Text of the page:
Monica Lewinsky is "grateful" to no longer feel the need for an apology from former President Bill Clinton — even though she thinks he should "want to" give one.
The former White House intern appeared on NBC's Today ahead of the Tuesday premiere of FX's Impeachment: American Crime Story, the new series that dramatizes Clinton's affair with then 22-year-old Lewinsky in the 1990s and his subsequent impeachment. When asked whether Clinton owes it to her to personally apologize, Lewinsky explained she doesn't need that resolution the way she once did.
"There was a long period before my life changed in the last six or seven years where I felt a lot in terms of there not being this resolution," she said. "And I'm very grateful that I don't have that feeling anymore. I don't need it."
At the same time, Lewinsky added that Clinton "should want to apologize, in the same way that I want to apologize any chance I get to people that I've hurt and my actions have hurt." Lewinsky previously wrote in Vanity Fair that she's "less disappointed by" Clinton failing to apologize to her personally but "more disappointed for him," as "he would be a better man for it ... and we, in turn, a better society." In 2018, Clinton said that he "did say, publicly, on more than one occasion, that I was sorry," but he argued "I do not" owe Lewinsky a personal apology.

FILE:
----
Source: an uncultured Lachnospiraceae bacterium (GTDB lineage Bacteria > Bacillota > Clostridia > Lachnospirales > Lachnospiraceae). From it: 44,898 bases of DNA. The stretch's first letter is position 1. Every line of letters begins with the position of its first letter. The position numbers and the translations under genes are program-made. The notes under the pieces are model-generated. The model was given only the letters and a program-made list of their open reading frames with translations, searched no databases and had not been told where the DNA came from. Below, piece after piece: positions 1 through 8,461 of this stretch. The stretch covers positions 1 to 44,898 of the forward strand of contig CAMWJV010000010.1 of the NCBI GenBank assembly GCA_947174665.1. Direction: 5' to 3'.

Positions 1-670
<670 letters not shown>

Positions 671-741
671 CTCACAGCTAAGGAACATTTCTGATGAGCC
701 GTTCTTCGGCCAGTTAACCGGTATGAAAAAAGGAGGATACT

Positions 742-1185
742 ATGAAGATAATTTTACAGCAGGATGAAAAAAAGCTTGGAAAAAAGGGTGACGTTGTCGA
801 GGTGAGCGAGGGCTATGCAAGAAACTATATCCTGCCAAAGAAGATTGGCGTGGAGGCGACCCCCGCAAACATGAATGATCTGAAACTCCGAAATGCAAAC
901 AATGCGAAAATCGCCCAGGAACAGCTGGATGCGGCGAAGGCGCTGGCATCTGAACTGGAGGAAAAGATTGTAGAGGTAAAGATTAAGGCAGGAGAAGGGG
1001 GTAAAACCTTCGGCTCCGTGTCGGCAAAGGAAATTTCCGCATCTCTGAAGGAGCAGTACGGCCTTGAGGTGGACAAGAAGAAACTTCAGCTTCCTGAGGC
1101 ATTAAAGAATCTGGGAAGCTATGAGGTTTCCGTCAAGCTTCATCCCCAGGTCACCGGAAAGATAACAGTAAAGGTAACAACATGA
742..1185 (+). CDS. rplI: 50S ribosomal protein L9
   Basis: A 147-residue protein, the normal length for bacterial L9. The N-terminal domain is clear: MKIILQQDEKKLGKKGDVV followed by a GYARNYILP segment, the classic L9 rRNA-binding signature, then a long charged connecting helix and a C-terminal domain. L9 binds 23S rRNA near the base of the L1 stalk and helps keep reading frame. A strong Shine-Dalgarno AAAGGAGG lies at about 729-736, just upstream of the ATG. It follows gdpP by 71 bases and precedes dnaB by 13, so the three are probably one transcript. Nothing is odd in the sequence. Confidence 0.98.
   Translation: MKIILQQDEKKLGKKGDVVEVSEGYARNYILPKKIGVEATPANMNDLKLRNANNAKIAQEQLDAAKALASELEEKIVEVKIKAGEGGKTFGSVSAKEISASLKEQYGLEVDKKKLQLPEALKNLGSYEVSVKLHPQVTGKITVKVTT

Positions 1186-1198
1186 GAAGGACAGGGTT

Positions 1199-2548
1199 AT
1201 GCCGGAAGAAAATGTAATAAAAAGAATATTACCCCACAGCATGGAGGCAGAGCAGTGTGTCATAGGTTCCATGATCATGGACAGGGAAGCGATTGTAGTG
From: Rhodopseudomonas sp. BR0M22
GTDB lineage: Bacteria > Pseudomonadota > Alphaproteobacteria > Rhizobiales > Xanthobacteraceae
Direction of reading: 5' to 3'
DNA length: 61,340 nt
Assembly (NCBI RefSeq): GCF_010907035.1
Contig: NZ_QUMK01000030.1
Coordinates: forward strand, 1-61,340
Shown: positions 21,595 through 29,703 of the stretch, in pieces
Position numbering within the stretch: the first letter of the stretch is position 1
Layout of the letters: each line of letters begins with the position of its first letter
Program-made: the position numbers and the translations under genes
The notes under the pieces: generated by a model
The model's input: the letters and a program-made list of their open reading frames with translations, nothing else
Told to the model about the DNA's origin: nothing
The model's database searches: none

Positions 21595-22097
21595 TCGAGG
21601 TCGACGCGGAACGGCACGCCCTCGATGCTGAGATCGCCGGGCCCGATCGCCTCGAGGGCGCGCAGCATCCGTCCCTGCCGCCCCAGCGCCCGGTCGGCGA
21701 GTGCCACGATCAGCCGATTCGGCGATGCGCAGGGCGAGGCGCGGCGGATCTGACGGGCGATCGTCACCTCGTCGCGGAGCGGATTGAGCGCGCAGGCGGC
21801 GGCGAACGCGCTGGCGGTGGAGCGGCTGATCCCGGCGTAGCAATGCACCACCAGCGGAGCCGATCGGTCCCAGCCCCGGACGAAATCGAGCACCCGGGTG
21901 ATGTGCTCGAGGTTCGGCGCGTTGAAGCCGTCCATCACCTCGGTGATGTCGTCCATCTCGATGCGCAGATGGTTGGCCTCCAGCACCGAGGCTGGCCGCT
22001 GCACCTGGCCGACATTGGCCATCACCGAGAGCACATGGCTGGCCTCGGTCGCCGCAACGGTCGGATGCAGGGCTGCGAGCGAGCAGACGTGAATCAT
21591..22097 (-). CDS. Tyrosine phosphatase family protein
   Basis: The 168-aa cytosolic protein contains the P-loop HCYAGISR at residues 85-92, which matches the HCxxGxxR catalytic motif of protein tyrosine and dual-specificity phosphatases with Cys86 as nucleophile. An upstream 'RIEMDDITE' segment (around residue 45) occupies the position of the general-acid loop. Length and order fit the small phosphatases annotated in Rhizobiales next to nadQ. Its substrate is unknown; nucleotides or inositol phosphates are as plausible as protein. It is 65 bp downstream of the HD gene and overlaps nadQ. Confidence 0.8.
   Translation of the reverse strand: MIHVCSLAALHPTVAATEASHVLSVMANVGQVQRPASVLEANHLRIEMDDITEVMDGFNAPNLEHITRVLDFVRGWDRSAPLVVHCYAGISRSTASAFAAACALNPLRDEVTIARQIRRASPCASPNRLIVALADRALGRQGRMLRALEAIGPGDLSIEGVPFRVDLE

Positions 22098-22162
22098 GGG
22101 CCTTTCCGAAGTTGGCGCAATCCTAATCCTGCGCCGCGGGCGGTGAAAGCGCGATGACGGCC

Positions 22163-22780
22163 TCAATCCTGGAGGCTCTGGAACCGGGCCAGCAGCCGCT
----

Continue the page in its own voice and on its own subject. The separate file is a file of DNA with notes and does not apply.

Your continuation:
Lewinsky in the Today interview also reflected on feeling "nervous" for audiences to see "a lot of behavior that I regret" in Impeachment, and she addressed the question of whether the Clinton scandal might have unfolded differently had it played out today rather than in the 1990s.
"It would be different," Lewinsky said. "I don't know that it would be as different as people want to think it would be."